It works all the time for me and I've never had a problem with it which is why its the method I advise to use. Show me an example where its broken and I may change my mind or revise the method.
-- which is why I use the pad the bottom of the content wrapper and negative top margin on the footer approach, which is simpler and doesn't break in anything I've tested in.
Yes that's fine, but in practice I find that my clients inevitably break the layout with this approach as they are always adding to the page and add elements under the #content and thus breaking the footer. This has happened a number of times now. With the header approach this has never happened (yet) which is why I prefer it.
Also this approach suffers from the fact that the content area is now 192px larger than it needs to be and any background images or colours extend below the content which is undesirable in most cases.
If you wanted an element in the content section with another background then you would still get 192px of the original background beneath it. Which at that point you find users moving the element out of the content and thus breaking the footer again.
Another point to consider is that if #content has a background and also has position:relative added then once again the footer disappears under the content. Not a hard issue to solve of course but this doesn't happen with my header version and is therefore unlikely to break once handed to a client.
The height:1% on #content is a dangerous approach as far as IE6 is concerned and should there be floats in #content then the user will apply overflow:hidden to #content thus breaking ie6 as the content will be hidden.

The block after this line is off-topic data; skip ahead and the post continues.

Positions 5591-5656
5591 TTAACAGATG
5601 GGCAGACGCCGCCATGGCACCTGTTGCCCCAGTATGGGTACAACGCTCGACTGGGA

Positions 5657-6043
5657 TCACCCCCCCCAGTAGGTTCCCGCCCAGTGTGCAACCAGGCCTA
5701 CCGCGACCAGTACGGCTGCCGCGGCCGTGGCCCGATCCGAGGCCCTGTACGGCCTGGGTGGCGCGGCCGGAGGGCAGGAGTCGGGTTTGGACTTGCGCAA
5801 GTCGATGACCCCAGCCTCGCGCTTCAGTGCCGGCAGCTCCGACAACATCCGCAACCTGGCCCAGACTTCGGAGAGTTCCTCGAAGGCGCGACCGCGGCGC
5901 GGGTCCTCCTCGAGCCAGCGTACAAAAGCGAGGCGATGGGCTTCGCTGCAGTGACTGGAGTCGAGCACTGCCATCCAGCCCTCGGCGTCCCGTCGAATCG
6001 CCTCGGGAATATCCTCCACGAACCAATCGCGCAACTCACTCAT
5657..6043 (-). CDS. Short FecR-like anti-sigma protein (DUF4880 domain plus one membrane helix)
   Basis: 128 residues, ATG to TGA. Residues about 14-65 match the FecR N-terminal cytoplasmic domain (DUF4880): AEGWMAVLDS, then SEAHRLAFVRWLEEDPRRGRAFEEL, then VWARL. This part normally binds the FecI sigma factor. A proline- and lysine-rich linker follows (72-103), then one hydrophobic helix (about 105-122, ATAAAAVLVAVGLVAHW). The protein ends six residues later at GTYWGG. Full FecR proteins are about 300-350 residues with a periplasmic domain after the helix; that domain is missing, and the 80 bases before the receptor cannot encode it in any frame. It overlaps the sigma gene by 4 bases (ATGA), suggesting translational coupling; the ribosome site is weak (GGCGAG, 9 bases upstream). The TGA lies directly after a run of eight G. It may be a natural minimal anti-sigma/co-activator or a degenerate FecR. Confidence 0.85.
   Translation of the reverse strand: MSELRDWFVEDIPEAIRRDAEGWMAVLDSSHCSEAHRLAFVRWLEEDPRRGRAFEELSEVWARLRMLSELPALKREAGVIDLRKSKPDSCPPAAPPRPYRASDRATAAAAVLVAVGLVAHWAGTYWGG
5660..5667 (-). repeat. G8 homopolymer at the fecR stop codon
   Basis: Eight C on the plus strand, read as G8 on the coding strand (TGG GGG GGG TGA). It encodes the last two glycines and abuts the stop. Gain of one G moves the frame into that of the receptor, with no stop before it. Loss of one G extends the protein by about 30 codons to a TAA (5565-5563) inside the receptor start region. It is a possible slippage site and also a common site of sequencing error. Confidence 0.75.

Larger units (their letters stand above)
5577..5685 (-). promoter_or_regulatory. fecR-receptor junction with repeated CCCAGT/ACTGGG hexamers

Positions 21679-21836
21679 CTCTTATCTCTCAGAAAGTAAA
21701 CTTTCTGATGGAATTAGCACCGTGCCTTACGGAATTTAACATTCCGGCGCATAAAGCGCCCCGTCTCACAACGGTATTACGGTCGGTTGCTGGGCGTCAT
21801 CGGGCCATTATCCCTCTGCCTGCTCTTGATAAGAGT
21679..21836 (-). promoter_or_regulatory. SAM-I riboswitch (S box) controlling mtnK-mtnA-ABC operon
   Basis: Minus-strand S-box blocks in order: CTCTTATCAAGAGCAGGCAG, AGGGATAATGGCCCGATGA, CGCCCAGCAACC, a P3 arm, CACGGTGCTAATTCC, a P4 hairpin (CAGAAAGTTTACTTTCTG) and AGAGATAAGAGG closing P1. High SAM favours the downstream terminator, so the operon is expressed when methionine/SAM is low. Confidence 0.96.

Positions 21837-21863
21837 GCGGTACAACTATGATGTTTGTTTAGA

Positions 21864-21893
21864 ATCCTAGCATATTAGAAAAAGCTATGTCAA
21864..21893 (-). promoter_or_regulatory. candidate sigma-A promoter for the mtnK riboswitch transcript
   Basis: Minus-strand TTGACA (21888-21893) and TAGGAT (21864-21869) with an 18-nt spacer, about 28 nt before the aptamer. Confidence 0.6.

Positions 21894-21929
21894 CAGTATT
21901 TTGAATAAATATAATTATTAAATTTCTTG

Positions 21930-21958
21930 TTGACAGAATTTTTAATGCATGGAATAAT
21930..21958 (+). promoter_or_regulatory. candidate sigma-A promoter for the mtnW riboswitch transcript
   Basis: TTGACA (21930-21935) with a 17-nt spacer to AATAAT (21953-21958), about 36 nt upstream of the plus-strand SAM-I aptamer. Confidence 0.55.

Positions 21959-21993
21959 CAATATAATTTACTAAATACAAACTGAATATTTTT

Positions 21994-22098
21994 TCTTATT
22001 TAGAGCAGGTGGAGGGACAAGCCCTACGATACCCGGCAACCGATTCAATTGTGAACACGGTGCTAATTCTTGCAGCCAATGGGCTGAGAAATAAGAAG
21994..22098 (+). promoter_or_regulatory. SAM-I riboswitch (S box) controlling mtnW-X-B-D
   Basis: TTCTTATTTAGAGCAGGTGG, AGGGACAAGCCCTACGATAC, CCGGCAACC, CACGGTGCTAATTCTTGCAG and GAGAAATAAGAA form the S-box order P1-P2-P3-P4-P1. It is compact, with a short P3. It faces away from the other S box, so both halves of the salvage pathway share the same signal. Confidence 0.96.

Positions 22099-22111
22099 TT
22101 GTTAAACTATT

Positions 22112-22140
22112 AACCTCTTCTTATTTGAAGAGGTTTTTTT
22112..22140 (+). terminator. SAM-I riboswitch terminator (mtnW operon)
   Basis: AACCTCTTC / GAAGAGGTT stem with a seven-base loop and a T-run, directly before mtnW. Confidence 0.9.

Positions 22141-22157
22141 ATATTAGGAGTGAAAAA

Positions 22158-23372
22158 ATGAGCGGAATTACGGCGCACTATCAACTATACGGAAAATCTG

The 9999em negative margin is past the limits of old opera versions (early 10 and before if I remember correctly) and unlikely to work and probably why you said you couldn''t get it work before. -32767px is the safe limit and Simon (zcoprpan) from opera explained where that limit came from but newer versions of opera seem to have increased that limit now.
Lastly the position:relative on the html element causes an old safari bug and although its not an issue these days I still think its a hack that should be avoided (older safari would hide any other elements on the page that had position:relative defined).
Taking all that into account I prefer my version but agree that for modern browsers the issues mentioned aren't important apart from the background colour issue and the fact that clients keep breaking the layout when this approach is used.
I would however agree that for pixel precision in a sticky footer you need to use px (although IE6 and 7 will likely always be a pixel out on odd pixel heights)
Your empty content version of the Opera fix does NOTHING here, and not using EM's for the footer (which sucks, but whaddayagonnado) dodges the "Firefox is a retard about EM's" bullet.
It works fine for me in every version of Opera I've tested since we started using it and not seen a problem. I don't doubt that there are bugs in certain circumstances but that's probably true for most everything else also. However, adding a space or come content could make it more solid as Firefox does have a weird collapsing margin bug where floats are cleared using "" without content although I haven't run in to it when used with the sticky footer.